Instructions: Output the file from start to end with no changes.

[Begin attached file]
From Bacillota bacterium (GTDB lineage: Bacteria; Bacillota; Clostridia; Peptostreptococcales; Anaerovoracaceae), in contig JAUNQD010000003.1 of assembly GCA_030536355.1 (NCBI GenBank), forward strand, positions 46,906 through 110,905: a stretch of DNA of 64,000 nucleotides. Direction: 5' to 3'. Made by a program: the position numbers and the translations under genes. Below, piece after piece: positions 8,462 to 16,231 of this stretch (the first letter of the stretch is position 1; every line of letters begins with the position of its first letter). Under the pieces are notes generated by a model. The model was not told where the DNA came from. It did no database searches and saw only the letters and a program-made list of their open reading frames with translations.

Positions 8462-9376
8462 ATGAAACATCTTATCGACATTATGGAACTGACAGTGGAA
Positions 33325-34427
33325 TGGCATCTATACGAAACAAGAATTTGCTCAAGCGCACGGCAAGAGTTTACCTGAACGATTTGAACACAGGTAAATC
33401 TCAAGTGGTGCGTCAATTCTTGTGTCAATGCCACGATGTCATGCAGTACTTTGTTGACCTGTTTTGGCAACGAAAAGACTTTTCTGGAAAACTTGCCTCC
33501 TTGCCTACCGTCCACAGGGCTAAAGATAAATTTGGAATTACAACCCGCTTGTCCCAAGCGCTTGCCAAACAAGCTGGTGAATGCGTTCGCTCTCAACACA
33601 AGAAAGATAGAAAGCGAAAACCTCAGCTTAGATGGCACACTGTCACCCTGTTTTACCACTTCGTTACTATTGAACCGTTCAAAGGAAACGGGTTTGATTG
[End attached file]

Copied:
From Bacillota bacterium (GTDB lineage: Bacteria; Bacillota; Clostridia; Peptostreptococcales; Anaerovoracaceae), in contig JAUNQD010000003.1 of assembly GCA_030536355.1 (NCBI GenBank), forward strand, positions 46,906 through 110,905: a stretch of DNA of 64,000 nucleotides. Direction: 5' to 3'. Made by a program: the position numbers and the translations under genes. Below, piece after piece: positions 8,462 to 16,231 of this stretch (the first letter of the stretch is position 1; every line of letters begins with the position of its first letter). Under the pieces are notes generated by a model. The model was not told where the DNA came from. It did no database searches and saw only the letters and a program-made list of their open reading frames with translations.

Positions 8462-9376
8462 ATGAAACATCTTATCGACATTATGGAACTGACAGTGGAA
Positions 33325-34427
33325 TGGCATCTATACGAAACAAGAATTTGCTCAAGCGCACGGCAAGAGTTTACCTGAACGATTTGAACACAGGTAAATC
33401 TCAAGTGGTGCGTCAATTCTTGTGTCAATGCCACGATGTCATGCAGTACTTTGTTGACCTGTTTTGGCAACGAAAAGACTTTTCTGGAAAACTTGCCTCC
33501 TTGCCTACCGTCCACAGGGCTAAAGATAAATTTGGAATTACAACCCGCTTGTCCCAAGCGCTTGCCAAACAAGCTGGTGAATGCGTTCGCTCTCAACACA
33601 AGAAAGATAGAAAGCGAAAACCTCAGCTTAGATGGCACACTGTCACCCTGTTTTACCACTTCGTTACTATTGAACCGTTCAAAGGAAACGGGTTTGATTG